Asian markets mostly climbed on Friday after the European Central Bank said it would keep interest rates at record lows for "as long as necessary", while concerns over Portugal's political crisis also abated.
The euro remained under pressure in Asia after suffering losses late Thursday in the wake of the ECB announcement, while the dollar extended its gains against the yen after climbing back above 100 yen.
Tokyo's benchmark Nikkei index rose 2.08 percent, or 291.04 points, to 14,309.97 amid thin trading ahead of the release of the monthly US labour report later in the day.
"All eyes are now on the US non-farm payroll figures due later in the global trading day," an equity trading director at a foreign brokerage told Dow Jones Newswires.
"Individual investor support for the market remains resilient, with confidence in the US economic rebound (and) the relatively strong dollar," the person said.
Among major Tokyo shares, Toyota Motors rose 2.10 percent to 6,310 yen, Sony added 0.64 percent to 2,195 yen and Mitsubishi UFJ Financial Group rose 0.93 percent to 646 yen.
The Sydney index was 0.98 percent, or 47.0 points, higher at 4,841.7, while in the afternoon Hong Kong added 1.67 percent and Shanghai was up 0.23 percent.
Seoul eased 0.32 percent, or 5.83 points, to 1,833.31 as market giant Samsung Electronics suffered a sell-off after announcing a weaker-than-expected earnings forecast.
With New York markets closed for Independence Day, traders took their lead from Europe, where markets rallied on comments from the ECB that it would maintain its easy monetary policy.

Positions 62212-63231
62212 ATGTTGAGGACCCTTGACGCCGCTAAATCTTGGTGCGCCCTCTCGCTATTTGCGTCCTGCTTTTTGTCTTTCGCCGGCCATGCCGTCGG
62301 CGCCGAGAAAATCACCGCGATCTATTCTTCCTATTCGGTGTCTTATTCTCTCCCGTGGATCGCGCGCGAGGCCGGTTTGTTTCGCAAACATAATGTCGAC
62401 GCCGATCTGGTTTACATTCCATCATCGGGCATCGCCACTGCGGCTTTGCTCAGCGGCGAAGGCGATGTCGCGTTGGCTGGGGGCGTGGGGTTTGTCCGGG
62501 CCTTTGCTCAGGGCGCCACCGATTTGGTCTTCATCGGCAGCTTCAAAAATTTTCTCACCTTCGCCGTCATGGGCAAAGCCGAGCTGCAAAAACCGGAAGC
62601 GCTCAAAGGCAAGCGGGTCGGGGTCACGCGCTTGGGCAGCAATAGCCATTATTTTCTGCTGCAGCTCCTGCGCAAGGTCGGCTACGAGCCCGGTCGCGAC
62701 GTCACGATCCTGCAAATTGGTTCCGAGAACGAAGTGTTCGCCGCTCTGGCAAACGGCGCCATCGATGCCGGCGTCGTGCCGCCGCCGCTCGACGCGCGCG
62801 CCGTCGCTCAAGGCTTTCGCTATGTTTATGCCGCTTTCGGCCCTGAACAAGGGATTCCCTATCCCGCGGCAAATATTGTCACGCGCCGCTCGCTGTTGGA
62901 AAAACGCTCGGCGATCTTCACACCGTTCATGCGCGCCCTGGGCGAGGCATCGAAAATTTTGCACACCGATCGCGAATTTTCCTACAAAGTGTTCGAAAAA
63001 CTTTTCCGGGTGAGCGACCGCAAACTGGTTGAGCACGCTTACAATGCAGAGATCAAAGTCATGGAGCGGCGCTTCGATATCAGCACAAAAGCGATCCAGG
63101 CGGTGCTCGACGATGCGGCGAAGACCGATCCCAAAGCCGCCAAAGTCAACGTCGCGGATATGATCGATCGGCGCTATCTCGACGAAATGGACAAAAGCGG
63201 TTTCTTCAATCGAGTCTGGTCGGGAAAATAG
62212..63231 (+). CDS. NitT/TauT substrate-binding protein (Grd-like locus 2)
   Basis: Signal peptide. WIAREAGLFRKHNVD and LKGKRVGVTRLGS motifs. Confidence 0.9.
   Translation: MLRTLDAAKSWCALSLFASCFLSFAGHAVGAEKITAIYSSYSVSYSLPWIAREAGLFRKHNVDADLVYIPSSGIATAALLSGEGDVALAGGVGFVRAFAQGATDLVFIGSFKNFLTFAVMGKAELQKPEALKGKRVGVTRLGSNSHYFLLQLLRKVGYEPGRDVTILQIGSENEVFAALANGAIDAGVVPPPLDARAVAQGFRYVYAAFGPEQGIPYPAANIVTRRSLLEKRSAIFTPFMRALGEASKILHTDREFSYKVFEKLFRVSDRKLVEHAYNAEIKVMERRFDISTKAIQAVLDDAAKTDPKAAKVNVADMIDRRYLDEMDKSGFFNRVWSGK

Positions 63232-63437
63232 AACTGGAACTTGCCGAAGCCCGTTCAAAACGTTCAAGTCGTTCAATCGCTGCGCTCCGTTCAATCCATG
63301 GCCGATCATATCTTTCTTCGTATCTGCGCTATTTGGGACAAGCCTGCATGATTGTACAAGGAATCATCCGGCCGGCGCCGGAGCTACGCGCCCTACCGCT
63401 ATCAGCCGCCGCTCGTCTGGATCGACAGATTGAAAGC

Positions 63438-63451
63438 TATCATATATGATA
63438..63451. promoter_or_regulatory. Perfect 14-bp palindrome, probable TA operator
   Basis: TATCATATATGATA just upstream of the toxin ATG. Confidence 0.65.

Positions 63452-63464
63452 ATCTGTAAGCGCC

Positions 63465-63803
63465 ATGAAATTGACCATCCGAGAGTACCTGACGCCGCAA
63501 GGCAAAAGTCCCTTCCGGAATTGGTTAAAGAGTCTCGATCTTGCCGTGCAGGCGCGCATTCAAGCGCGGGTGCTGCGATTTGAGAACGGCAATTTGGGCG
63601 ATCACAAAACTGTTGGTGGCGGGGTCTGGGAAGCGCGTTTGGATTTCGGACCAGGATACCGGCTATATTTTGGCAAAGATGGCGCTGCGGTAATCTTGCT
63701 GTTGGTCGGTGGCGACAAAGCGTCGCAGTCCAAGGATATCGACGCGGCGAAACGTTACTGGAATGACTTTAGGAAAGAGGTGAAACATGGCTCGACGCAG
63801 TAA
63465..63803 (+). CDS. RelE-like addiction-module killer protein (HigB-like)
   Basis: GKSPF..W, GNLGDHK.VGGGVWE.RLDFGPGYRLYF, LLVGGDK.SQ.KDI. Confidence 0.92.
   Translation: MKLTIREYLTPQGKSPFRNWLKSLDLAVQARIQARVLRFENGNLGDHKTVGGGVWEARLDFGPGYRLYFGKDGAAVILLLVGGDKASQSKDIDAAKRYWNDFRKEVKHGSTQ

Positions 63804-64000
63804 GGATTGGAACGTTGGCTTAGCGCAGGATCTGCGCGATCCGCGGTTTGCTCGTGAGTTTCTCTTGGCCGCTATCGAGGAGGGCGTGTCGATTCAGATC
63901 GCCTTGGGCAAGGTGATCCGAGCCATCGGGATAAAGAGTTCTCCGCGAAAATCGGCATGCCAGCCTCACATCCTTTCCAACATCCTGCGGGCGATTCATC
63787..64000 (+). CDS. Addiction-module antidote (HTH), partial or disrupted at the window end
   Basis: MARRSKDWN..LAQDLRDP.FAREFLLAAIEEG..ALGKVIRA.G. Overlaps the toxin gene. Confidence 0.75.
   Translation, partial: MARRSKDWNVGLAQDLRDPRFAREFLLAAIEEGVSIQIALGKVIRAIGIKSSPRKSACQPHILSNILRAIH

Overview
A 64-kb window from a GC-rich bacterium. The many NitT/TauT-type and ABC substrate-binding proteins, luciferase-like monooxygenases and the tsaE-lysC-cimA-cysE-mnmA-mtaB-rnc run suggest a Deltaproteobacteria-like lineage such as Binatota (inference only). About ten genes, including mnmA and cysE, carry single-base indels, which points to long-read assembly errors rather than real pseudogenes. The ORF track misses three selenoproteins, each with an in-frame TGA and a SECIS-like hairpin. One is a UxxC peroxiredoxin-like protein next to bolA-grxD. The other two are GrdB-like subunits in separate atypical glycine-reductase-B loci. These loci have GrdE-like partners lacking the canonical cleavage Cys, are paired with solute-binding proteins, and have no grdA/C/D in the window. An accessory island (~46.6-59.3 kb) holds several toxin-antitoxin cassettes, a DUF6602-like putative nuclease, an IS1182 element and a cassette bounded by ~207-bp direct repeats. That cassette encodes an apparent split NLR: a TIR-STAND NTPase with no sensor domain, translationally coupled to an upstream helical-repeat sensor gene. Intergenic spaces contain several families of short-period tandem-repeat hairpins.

On forex markets the euro tumbled in London trade, with low interest rates meaning the currency would not provide very good returns.
And on Friday it continued to fall, buying $1.2895 and 129.30 yen, off from $1.2922 and 129.62 yen in London.
The dollar, which has been buoyed by an improved global outlook, rose to 100.23 yen in Tokyo, compared with 99.71 yen in London late Thursday.
Eyes will later Friday turn to Washington, awaiting the release of non-farm payroll data, which will provide an idea of the state of the US economy.
In Seoul, electronics giant Samsung fell 2.81 percent after estimating 9.5 trillion won ($8.3 billion) in operating profit for the April-June quarter.
While it said the figure would be a record, analysts had expected a figure of more than 10 trillion won after it released its much-vaunted Galaxy S4 smartphone in April.
"Demand for high-priced, high-end smartphones shows slowing growth, which could hurt Samsung's profit margin," IBK Investment and Securities analyst Lee Seung-Woo told the Yonhap news agency.
Oil prices were lower on profit-taking after rallying recently on events in Egypt. Dealers are keep tabs on events in the country after the army overthrew President Mohamed Morsi, with fears growing that the coup could send shockwaves through the crude-rich Middle East.
In afternoon trade New York's main contract, West Texas Intermediate (WTI) light sweet crude for delivery in August, was down 15 cents at $101.09 a barrel in afternoon trade, while Brent North Sea crude for August fell eight cents to $105.46.
Gold was at $1,242.15 per ounce at 0630 GMT, compared with $1,250.80 late Thursday.
In other markets:
-- Taipei rose 1.37 percent, or 108.1 points, to 8,001.82.
Taiwan Semiconductor Manufacturing Company rose 1.87 percent to Tw$109.0 while smartphone maker HTC was 1.0 percent higher at Tw$203.0.
-- Wellington rose 0.69 percent, or 30.91 points, to 4,489.86.
Chorus added 1.9 percent to NZ$2.63 and Fletcher Building gained 1.5 percent to NZ$8.62.